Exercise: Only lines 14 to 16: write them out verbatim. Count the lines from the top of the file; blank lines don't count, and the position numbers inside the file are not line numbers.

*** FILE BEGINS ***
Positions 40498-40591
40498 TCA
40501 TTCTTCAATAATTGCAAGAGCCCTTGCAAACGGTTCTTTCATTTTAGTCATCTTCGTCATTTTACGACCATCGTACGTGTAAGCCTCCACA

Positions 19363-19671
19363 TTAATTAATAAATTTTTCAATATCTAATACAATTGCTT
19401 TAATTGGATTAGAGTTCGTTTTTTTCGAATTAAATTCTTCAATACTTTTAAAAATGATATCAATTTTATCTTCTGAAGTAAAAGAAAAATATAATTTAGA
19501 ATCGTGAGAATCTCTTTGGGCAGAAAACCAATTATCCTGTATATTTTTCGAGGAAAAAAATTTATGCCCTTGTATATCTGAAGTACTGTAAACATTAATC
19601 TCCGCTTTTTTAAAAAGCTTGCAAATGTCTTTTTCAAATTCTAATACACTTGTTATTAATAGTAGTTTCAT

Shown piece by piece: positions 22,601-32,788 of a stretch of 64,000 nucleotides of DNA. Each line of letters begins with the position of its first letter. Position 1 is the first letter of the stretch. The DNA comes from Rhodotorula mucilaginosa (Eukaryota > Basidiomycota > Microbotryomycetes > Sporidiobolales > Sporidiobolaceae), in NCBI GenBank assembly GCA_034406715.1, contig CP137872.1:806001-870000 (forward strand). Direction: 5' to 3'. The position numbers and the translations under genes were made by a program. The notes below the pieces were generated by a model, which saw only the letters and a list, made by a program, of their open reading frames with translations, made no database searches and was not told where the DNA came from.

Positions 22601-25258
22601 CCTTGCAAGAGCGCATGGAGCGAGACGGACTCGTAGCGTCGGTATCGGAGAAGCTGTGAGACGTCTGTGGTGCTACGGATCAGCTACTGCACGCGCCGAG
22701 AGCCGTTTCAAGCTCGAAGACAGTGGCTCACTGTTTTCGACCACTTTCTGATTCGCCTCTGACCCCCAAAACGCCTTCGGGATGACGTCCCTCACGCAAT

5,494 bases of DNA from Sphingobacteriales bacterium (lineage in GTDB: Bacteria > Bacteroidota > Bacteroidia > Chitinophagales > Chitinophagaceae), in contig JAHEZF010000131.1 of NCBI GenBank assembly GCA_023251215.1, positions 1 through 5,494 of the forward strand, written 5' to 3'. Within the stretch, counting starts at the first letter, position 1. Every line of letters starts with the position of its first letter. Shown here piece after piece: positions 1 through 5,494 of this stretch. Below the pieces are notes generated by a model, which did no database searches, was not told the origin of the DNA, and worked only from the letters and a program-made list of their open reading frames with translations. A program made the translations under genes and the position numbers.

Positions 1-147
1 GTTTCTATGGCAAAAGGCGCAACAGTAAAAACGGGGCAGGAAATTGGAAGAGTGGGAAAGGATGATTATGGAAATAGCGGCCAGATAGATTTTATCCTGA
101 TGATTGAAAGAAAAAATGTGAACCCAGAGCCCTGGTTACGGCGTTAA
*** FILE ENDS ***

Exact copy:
Positions 1-147
1 GTTTCTATGGCAAAAGGCGCAACAGTAAAAACGGGGCAGGAAATTGGAAGAGTGGGAAAGGATGATTATGGAAATAGCGGCCAGATAGATTTTATCCTGA
101 TGATTGAAAGAAAAAATGTGAACCCAGAGCCCTGGTTACGGCGTTAA